Are Healthy Foods Really More Expensive? It Depends on How You Measure the Price
by Andrea Carlson
and Elizabeth Frazão
Economic Information Bulletin No. (EIB-96) 50 pp, May 2012
Most Americans consume diets that do not meet Federal dietary recommendations. A common explanation is that healthier foods are more expensive than less healthy foods. To investigate this assumption, the authors compare prices of healthy and less healthy foods using three different price metrics: the price of food energy ($/calorie), the price of edible weight ($/100 edible grams), and the price of an average portion ($/average portion). They also calculate the cost of meeting the recommendations for each food group. For all metrics except the price of food energy, the authors find that healthy foods cost less than less healthy foods (defined for this study as foods that are high in saturated fat, added sugar, and/or sodium, or that contribute little to meeting dietary recommendations).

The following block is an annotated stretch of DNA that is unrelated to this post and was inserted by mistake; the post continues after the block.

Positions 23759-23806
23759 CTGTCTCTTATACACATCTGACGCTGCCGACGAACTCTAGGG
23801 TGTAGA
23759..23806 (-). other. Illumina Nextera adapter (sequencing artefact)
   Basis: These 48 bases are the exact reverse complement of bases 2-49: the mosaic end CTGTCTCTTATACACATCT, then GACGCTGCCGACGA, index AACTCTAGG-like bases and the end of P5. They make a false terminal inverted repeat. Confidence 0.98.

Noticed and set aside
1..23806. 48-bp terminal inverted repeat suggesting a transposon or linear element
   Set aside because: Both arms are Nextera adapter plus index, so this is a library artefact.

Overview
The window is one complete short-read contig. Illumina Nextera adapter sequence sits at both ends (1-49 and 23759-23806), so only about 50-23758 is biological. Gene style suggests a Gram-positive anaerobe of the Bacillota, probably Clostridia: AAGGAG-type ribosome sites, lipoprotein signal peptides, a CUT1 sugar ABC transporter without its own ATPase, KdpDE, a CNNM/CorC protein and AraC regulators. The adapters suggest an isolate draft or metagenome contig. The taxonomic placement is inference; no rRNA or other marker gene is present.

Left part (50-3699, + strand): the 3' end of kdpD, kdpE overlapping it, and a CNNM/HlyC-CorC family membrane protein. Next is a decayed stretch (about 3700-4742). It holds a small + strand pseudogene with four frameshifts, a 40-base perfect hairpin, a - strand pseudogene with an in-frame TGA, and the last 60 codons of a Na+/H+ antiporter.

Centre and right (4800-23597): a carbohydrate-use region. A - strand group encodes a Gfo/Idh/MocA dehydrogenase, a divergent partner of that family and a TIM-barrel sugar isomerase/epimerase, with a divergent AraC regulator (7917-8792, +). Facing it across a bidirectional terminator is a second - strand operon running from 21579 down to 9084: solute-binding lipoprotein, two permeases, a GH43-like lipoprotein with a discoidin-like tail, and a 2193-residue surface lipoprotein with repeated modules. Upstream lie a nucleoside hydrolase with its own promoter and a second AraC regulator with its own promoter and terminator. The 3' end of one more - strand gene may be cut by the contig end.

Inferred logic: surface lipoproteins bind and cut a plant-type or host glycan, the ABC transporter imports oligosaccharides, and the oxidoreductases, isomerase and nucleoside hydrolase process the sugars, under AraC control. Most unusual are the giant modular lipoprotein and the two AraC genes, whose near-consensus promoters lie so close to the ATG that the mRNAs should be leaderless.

Errata: On November 13, 2015, Table 2 on page 13 was updated to correct the labels in the 3rd column: Minimal cutoff. All > signs were corrected to be ≥ to reflect the true cutoff levels. In the box on page 14, 4 minor edits were made to reflect that these cutoffs are ≥. All calculations in the analysis were
correct. Only the labels were updated, in order to correctly describe the cutoff levels.
Keywords: food prices, price metrics, NHANES, price of healthy foods
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